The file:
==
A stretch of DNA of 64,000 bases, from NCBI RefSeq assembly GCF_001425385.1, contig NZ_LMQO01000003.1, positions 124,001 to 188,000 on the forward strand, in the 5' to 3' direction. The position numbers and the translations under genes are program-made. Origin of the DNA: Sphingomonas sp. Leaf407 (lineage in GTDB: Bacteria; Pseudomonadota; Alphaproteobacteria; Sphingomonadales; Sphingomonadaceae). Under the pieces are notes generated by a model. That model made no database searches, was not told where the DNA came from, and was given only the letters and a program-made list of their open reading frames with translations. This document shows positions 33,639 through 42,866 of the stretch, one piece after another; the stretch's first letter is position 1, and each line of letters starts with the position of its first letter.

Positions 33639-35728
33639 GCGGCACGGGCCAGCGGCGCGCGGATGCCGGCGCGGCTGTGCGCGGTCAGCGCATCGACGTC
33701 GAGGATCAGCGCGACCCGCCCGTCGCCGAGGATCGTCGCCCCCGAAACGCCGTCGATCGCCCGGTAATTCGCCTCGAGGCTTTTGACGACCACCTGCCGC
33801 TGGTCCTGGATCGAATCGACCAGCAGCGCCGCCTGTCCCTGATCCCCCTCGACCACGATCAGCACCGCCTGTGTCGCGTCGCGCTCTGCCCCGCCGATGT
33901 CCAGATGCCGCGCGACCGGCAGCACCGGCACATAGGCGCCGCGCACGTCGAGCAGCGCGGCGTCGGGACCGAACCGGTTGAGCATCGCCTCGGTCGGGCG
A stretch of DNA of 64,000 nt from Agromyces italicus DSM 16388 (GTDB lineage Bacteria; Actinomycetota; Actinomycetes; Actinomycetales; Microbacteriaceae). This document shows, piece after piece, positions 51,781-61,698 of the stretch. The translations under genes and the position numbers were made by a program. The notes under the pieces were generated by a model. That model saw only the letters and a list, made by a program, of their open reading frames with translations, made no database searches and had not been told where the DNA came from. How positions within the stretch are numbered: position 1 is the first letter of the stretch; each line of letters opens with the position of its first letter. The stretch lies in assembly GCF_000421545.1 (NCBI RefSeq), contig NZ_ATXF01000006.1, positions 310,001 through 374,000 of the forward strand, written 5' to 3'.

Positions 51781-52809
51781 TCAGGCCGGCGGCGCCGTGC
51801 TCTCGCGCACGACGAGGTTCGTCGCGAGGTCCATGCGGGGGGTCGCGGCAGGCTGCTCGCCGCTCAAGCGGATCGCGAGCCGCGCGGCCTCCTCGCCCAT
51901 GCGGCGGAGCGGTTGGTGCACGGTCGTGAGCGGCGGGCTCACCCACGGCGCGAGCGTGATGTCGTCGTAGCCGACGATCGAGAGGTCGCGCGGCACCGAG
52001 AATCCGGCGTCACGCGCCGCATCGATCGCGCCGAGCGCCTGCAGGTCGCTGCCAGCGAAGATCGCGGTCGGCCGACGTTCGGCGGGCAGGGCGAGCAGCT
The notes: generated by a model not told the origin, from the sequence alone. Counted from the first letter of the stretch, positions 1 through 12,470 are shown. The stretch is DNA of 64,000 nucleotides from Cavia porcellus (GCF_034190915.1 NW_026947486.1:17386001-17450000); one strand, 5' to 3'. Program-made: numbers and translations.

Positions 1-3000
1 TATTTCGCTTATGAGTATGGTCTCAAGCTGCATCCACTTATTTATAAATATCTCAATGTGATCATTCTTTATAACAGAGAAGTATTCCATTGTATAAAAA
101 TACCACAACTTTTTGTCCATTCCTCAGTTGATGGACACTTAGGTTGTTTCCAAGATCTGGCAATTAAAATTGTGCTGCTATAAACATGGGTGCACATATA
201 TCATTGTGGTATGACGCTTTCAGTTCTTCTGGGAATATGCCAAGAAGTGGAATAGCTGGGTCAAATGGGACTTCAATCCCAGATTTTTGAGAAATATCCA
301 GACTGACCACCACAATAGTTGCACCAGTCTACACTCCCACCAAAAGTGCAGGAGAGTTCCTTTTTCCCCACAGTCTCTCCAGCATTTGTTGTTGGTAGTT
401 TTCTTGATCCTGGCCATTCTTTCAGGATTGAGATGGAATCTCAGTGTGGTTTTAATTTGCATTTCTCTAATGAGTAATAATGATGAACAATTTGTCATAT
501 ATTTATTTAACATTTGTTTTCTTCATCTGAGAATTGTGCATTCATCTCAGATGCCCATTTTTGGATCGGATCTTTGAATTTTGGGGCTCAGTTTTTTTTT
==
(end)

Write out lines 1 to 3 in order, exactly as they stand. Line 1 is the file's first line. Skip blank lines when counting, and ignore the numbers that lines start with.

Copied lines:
A stretch of DNA of 64,000 bases, from NCBI RefSeq assembly GCF_001425385.1, contig NZ_LMQO01000003.1, positions 124,001 to 188,000 on the forward strand, in the 5' to 3' direction. The position numbers and the translations under genes are program-made. Origin of the DNA: Sphingomonas sp. Leaf407 (lineage in GTDB: Bacteria; Pseudomonadota; Alphaproteobacteria; Sphingomonadales; Sphingomonadaceae). Under the pieces are notes generated by a model. That model made no database searches, was not told where the DNA came from, and was given only the letters and a program-made list of their open reading frames with translations. This document shows positions 33,639 through 42,866 of the stretch, one piece after another; the stretch's first letter is position 1, and each line of letters starts with the position of its first letter.

Positions 33639-35728
33639 GCGGCACGGGCCAGCGGCGCGCGGATGCCGGCGCGGCTGTGCGCGGTCAGCGCATCGACGTC